Diesel Price Blows Past $4 a Gallon With 22.2¢ Surge

Cost Has Climbed 32.1¢ in Past Two Weeks
Fuel tanker at filling station
A fuel tanker at a filling station in Illinois. The Midwest experienced the largest cost increase at 29.1 cents a gallon. (Nam Y. Huh/Associated Press)

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Proving last week’s surge wasn’t a fluke, the average national on-highway diesel price skyrocketed 22.2 cents to reach $4.127 a gallon, according to Energy Information Administration data released July 31.

The national average diesel price shot past $4 a gallon with the largest weekly increase since a 40.1-cent burst March 14, 2022, bolstered by strength across the global energy commodities complex.

The average diesel price rose 32.1 cents in the past two weeks. The last time the price climbed for two consecutive weeks was in the periods ending Jan. 23 and Jan. 30, with a combined increase of 9.8 cents.

A gallon of diesel now costs $1.011 less on average than it did at this time a year ago. In the final week of July, on-highway diesel prices averaged $1.908 a gallon cheaper than a year earlier.

U.S. On-Highway Diesel Fuel Prices

EIA regional fuel chart


The average diesel price rose in all 10 regions in EIA’s weekly survey, ranging from a high of 29.1 cents in the Midwest to a low of 6.1 cents in New England.
The national average price for a gallon of gasoline also posted a pronounced increase, rising 16.1 cents to settle at $3.757.

Retail and wholesale prices across the United States energy complex have surged since the end of the second quarter. Tom Kloza, global head of energy analysis at Oil Price Information Service, calculated that the wholesale benchmark U.S. front-month diesel futures contract rose 25.8% between the first and last days of July, while its gasoline equivalent gained 18.9%.

Chris Elsner


Chris Elsner, S&P Global commodity insights associate director, said Aug. 1 there was “a confluence of drivers” pushing prices higher, adding it wasn’t a single event or region.

In the United States, there’s been a change in the perception of demand based on optimistic manufacturing, jobs and interest rates data, with a soft landing for the economy looking ever more likely, David Thompson, an executive vice president at Washington-based brokerage Powerhouse, told Transport Topics on July 31.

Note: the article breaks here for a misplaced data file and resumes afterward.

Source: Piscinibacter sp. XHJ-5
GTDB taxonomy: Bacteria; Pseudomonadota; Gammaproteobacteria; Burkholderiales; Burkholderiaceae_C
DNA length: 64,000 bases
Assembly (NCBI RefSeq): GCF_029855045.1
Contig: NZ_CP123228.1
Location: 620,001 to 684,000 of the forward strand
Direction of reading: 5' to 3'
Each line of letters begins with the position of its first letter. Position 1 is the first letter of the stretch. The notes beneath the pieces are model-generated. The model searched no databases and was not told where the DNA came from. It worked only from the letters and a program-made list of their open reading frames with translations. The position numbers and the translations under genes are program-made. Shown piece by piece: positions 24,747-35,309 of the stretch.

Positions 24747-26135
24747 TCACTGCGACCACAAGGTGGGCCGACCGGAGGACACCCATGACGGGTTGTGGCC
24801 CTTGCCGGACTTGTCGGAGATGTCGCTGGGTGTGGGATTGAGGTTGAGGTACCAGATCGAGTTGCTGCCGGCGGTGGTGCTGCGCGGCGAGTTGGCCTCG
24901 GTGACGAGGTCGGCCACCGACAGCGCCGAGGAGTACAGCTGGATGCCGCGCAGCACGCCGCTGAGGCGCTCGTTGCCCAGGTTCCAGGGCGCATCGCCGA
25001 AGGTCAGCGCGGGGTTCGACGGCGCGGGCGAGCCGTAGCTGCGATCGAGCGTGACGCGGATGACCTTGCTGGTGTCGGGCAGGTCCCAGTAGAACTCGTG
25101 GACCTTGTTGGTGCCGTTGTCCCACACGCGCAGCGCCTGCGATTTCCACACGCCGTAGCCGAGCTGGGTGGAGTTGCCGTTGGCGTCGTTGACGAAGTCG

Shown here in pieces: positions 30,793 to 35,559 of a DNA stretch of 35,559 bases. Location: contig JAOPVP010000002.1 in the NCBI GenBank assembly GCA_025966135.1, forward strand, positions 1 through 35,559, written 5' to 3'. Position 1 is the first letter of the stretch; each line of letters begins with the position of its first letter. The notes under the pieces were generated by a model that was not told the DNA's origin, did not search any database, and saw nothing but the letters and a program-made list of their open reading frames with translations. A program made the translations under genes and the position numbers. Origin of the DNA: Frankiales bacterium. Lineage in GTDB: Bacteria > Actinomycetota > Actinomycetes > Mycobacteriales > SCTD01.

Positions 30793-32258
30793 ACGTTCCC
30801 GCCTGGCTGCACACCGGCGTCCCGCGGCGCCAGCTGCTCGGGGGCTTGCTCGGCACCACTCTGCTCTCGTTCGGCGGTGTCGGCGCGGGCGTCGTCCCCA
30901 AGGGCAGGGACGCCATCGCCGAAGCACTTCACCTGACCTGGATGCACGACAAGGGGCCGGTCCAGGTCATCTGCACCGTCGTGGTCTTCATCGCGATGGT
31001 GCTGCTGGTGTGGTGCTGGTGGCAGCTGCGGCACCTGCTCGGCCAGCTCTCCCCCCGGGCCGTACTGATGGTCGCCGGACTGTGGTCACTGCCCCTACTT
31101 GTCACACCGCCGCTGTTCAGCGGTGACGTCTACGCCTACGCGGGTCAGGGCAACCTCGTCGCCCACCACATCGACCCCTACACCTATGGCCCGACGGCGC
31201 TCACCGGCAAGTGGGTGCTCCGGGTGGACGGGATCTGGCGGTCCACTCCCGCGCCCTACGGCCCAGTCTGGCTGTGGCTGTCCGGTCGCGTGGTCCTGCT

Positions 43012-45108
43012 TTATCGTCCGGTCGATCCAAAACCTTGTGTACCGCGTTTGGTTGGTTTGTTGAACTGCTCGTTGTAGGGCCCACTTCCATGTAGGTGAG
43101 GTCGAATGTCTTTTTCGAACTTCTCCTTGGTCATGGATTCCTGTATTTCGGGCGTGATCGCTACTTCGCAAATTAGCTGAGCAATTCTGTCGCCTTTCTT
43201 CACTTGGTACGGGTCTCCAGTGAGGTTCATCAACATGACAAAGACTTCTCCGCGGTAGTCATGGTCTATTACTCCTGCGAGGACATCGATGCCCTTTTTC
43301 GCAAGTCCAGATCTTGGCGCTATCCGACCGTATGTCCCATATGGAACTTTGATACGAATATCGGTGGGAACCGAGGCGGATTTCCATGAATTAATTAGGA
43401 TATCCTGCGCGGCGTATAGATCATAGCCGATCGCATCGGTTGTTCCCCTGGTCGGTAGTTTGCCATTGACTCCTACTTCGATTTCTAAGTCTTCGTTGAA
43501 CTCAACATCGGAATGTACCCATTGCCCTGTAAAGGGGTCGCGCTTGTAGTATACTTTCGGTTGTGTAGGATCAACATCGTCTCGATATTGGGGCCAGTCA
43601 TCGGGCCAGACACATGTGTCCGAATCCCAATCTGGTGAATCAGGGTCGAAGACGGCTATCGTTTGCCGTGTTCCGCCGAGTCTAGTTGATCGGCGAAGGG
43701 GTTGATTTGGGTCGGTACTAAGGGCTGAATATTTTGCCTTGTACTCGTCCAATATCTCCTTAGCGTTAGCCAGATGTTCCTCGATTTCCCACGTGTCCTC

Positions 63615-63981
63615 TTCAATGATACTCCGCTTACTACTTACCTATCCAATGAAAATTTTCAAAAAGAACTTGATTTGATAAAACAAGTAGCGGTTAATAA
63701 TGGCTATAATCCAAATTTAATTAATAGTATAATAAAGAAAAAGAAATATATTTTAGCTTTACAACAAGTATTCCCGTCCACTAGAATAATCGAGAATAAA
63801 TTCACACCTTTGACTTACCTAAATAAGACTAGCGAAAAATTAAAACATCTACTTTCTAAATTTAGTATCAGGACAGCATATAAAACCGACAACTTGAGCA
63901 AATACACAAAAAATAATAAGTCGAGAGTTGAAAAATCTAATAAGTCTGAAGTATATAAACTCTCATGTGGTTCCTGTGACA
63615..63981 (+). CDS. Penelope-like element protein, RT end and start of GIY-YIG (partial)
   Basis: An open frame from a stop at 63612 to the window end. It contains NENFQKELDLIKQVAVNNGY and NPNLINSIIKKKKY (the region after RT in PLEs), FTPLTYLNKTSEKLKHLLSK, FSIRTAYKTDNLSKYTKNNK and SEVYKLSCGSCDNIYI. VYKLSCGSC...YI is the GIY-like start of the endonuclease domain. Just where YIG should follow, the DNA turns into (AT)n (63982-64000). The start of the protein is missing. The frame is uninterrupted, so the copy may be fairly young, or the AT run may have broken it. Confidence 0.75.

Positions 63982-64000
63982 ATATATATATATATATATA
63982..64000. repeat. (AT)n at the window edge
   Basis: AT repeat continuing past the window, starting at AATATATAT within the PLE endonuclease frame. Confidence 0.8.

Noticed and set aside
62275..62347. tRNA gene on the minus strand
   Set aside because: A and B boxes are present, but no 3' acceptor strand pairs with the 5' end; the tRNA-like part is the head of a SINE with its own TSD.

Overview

New U.S. orders for manufactured durable goods increased $13.6 billion, or 4.7%, in June to $302.5 billion, the Census Bureau announced July 27, a fourth consecutive rise. This followed a 2% May increase. 

Excluding transportation, new orders increased 0.6%, the Census Bureau said. Transportation equipment, which also has risen for four straight months, led the increase, rising $12.4 billion or 12.1% to $115.3 billion.

There are seasonal expectations to contend with, too, Elsner said, and not just the driving season, which tends to boost gasoline prices. Durable goods deliveries and housing construction sites, for instance, are peaking as well.

Demand globally is not hitting the most optimistic forecasts, Elsner said, but the U.S. and Chinese economies have been more resilient than expected.

In Daimler Truck’s second-quarter earnings report Aug. 1, the truck manufacturer said it had raised its growth forecast for the global economy to 2.5% from 2%. Daimler Truck is the parent company of the United States’ top-selling Class 8 brand, Freightliner.

Phil Flynn


Price Futures Group oil trader Phil Flynn said Aug. 1 that oil, gasoline and diesel prices were soaring because the market is finding out that reports of weak global oil demand were just an illusion. 

Refineries have every incentive to produce as much diesel as possible, but extreme heat is giving some units difficulties, Thompson said. More than 500,000 barrels per day of refining capacity are not being used as a result of the heat, Kloza noted July 30 in a tweet.

With so much refining capacity offline, meeting demand and restocking storage facilities are proving difficult, said Elsner, which offers further support to prices. U.S. diesel inventories, according to EIA, are 14% below the five-year average. 

Wholesale front-month diesel futures topped $3 a gallon on July 31 and Aug. 1 after starting July around $2.40 a gallon.

“With gasoline and diesel cracks near record highs and the possibility that we’re going to be seeing supply deficits in the coming weeks, [it] is really going to keep upward pressure on prices. Be careful,” noted Flynn.

The next technical resistance for front-month futures is in a $3.30-$3.50-a-gallon range, so there is plenty of runway, analysts said.

Thompson also noted that the heart of the Atlantic hurricane season is arriving, with refineries on the Gulf Coast — home to 47% of nationwide capacity — tending to shutter as a precaution as hurricanes approach, which is product that can’t be replaced.

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